on April 18.
Often called America's rarest songbird, this Kirtland's Warbler was a lifer
for many area birders. It rested for several days at Chicago's Magic Hedge
in May. (photo by Jerry Goldner)
A singing Connecticut warbler delighted birders in Chicago’s near southwest Loop, lingering at the same busy corner for a week. A yellow-headed blackbird grazed on the Museum Campus lawn. And yes, that really was a red-throated loon paddling down the Chicago River last February.
Other newsworthy sightings: Say’s phoebe (Maywood); violet-green swallow and a flock of 104 American avocets (Northwestern University); Barrow’s goldeneye (West Dundee); red-necked phalarope and white-faced ibis (Kane County); red phalarope (Will County); and red knot, snowy plover and piping plover on the beach at Montrose.
This Yellow Rail, a secretive species that few
birders ever see, crashed the gates at Wrigley
Field in April. (photo by Houston Furgeson)
Black-crowned night herons continue to thrive in Lincoln Park, near the zoo. The year’s official nest count was 271, up slightly from 2014.
Also at the zoo, a common ground dove was the center of attention throughout most of November. But not for zoo patrons, for birders, because the dove wasn’t in a cage. It was the first ground dove documented in northern Illinois since 1980!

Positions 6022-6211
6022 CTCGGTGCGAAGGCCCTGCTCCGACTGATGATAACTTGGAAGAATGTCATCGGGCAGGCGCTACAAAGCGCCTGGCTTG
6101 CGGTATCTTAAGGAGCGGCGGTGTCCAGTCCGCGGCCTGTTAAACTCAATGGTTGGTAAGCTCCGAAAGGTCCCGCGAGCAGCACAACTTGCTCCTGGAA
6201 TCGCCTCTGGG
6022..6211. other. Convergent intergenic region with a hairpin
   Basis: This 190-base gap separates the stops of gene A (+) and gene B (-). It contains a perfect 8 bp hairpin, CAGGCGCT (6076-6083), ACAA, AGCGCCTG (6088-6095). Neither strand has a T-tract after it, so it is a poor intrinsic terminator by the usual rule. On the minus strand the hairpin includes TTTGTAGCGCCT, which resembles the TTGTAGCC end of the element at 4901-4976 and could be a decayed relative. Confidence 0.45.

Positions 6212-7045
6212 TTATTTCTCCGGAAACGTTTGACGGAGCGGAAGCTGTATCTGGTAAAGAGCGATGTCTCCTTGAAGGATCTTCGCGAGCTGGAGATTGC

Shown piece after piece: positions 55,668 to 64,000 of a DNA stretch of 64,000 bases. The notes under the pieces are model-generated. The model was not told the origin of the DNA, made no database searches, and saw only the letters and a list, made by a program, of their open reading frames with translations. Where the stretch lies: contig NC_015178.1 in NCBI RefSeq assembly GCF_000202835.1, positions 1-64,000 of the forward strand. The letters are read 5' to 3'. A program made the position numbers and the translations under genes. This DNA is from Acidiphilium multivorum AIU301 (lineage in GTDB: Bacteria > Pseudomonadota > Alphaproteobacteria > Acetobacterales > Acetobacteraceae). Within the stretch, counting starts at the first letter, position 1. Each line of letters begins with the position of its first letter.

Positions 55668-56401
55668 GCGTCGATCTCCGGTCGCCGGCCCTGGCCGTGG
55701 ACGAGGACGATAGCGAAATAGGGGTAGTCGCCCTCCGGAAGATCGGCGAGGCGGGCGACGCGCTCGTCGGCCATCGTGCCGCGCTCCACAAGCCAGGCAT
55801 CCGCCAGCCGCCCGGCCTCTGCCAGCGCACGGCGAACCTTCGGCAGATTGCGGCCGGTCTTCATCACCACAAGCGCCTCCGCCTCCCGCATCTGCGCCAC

Another vagrant dove species, a white-winged dove, was found dead, the victim of a downtown building strike. It was the Field’s first Illinois specimen.
Steve Huggins gets a vote for best “yard bird” of 2015. On Nov. 7, he observed a barn owl in flight from his Lincoln Park rooftop. Got pics, too!
Other fall rarities included a wood stork and Pacific loon, each in Lake County, and a Thanksgiving week ovenbird under a feeder in Woodridge.
The western suburbs delivered plenty of other avian excitement. Morton Arboretum produced blue grosbeak, barred owl, pileated woodpecker and two coveted warblers, cerulean and yellow-throated. Another uncommon beauty, prairie warbler, showed up at Waterfall Glen in Darien.
Black-necked stilts were spotted at Hidden Lake in Glen Ellyn, and Whalon Lake (Bolingbrook) gave up a Harris’s Sparrow.
This wayward Snowy Plover visited Chicago's